The Germans in WW2 were also terrified of them as well.
The Hollywierd types don't know what they are getting themselves into though. Gurkhas have a real hard time working for people they don't respect. They are mercenaries, but with a code of honor.
I suggest anyone who wants to know more about Gurkhas in WW2 read John Masters excellent book "The Road Past Mandalay". If you can find a copy.
 

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cammobunker said:
...I suggest anyone who wants to know more about Gurkhas in WW2 read John Masters excellent book "The Road Past Mandalay". If you can find a copy.
Thanks for the heads-up!
 

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Good informatiom about the Gurkhas and some of their history on the HI imports site, at Blade forums:

http://www.bladeforums.com/forums/forumdisplay.php?f=739

has links to the HI commercial site, with more of the Ghurka story.

find the story Uncle Bill tells about the Argintine guy at a knife show in California.

Also The place to get the finest REAL Khukris in the world.

Regular discounts and sales, only listed on the Forum, and usually gone within an hour or two of listing.

Using an HI Khukri once, puts all the copies into perspective.

I've used other Khukris for over 30 years, bought my HI Ang Kohla last year.

Gave all the old ones away, with thr warning that they were actually tourist crap or cheap copies of the real thing..

No affiliation, just a totally satisfied customer.

Absolutely great people to do business with, and one of the friendliest forums on the web.
 

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When I was playing starving college student I shared a rooming house with, among others, a couple of Nepalese students. We used to take turns cooking dinner for the house, and they invariably cooked curried chicken loudly and quickly cut into chunks with their Kukri knives.

I remember the night they put on a slide show of photos they had of their beautiful country. I kept my own counsel, but I was taken by how apallingly ugly and bleak it was. Broad mud-colored mountain valleys utterly devoid of vegetation.
 

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Second or third poorest country on Earth!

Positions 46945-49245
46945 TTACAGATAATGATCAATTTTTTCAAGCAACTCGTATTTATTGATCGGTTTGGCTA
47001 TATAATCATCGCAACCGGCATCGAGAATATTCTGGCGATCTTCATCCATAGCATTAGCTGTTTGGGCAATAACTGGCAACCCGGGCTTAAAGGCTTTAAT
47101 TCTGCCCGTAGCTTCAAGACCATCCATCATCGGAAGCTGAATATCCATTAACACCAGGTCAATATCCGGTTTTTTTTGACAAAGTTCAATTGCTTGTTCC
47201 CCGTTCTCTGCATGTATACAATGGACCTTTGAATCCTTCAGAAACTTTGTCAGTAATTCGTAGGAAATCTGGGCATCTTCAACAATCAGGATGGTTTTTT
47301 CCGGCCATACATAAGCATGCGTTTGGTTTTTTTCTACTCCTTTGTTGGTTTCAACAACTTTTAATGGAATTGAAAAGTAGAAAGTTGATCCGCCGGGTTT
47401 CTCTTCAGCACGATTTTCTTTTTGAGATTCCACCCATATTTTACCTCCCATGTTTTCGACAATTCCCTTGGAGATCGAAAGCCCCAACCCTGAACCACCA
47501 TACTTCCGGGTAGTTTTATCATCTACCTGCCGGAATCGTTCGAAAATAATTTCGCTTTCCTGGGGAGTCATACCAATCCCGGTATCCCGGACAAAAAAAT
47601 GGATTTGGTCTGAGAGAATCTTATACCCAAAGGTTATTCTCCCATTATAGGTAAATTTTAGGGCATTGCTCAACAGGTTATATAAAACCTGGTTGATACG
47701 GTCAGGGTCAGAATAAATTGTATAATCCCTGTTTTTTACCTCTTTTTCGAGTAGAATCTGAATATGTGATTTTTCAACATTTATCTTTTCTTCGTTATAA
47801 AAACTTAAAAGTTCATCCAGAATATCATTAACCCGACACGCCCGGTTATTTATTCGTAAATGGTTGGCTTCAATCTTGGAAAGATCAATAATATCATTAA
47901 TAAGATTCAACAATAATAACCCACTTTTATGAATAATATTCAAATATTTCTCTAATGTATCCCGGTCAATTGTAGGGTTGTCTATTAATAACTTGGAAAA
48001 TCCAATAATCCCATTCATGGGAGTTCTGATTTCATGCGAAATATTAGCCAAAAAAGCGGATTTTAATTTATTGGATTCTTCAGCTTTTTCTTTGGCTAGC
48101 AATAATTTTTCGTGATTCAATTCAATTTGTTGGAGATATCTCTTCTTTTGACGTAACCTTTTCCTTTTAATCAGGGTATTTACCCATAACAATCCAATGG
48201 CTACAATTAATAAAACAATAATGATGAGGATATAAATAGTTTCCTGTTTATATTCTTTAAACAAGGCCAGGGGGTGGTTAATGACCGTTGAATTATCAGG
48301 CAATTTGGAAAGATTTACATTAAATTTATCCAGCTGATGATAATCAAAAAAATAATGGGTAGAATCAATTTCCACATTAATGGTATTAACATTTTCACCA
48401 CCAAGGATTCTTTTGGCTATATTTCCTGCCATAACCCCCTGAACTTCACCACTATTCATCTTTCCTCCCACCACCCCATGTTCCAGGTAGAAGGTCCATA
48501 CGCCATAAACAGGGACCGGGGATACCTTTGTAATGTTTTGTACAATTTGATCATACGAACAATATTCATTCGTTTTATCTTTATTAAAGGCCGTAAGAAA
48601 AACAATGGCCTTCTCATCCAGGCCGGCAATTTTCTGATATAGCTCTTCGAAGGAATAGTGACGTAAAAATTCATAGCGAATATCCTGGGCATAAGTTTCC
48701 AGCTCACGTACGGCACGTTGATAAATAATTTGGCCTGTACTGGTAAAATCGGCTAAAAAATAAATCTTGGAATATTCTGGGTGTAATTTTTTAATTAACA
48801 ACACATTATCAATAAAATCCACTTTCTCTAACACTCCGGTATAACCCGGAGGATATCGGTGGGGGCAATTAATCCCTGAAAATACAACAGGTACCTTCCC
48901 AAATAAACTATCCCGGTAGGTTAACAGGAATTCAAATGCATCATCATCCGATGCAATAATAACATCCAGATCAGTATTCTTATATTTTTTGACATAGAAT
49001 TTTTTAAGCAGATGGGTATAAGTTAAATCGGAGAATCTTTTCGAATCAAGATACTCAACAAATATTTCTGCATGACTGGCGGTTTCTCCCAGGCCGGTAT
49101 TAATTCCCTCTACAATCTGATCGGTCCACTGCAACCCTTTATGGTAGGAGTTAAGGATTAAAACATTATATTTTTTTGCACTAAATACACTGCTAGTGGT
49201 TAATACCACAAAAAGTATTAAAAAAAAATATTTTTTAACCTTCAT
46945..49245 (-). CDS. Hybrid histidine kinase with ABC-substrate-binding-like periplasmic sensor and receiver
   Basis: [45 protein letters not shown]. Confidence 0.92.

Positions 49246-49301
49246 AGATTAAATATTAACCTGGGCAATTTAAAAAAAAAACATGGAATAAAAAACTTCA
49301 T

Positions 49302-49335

You can tell an upper middle class prosperous man easily, he's the one with shoes AND a wristwatch.

Basically Buddhist I think, with some Hindu and tolerance for other brands, I wouldn't call them mean, I would call them loyal, determioned and fierce!

Still considered to be the finest Light infantry in the world.

Their performance in the Falklands was incredible, just ask any surviving Argentine vet!

I like Nepalese food, but 700 ways to cook curried chicken does get old after a month or two.

Those retired Army vets, working as security, make more in a year than they did in their entire 20 year plus Army carreer. Most of it gets sent home to the family.

A great people!
 

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The Nepalese I was yattering about, while I have no idea whether or not they came from the Gurkha tribe or not, were really nice guys. But, yeah, what's the deal with curried chicken?
 

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Dzerzhinsky said:
The Nepalese I was yattering about, while I have no idea whether or not they came from the Gurkha tribe or not, were really nice guys. But, yeah, what's the deal with curried chicken?
Mr. D.
The curried chicken is only if you're rich enough to have chickens, otherwise it's the same curried vegetables, maybe with noodles.

But it will have curry.

Ghurkas come from many or any Nepalese tribe, couple of main ones but I can't remember the names. Not unusual to find families with a three hundred year tradition of service in the British Army.

Man enlists, comes back in 20 years, has a family, and his sons do the same in turn.

All Officers are (or were) R.A. never Ghurka.

Their pay is less than an English soldier, they cannot rise above Sgt. Major, and even their retirement is less than an English soldier.
But it goes a long way in Nepal.

Recent visitors tell me they even have a paved road or two now, a problem with Communist Guerrilas (financed and instigated by the "Peace Loving Chinese Peoples Government"), and that the trail/path to Mt. Everest is bordered by miles of trash, deposited by the "Climbers".

Apparently climbing Everest has gotten to be like rafting the Colorado, with the climbers and "Expeditions" getting in each others way.

Their only real export is the Ghurka soldiers, and their only other real income is from the Tourist and climbing trade.

And there isn't much other tourist business, it's too difficult and expensive to get there, and when you do, other than get drunk, rent a girl or stand around and watch people struggle to stay alive, there isn't much else to do.

:)
 

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Ive got a nice Khukiri made in Nepal. Its a hell of a bushwhacking tool but I have it on display most of the time. You could only imagine the damage that thing could do if you whacked them with it.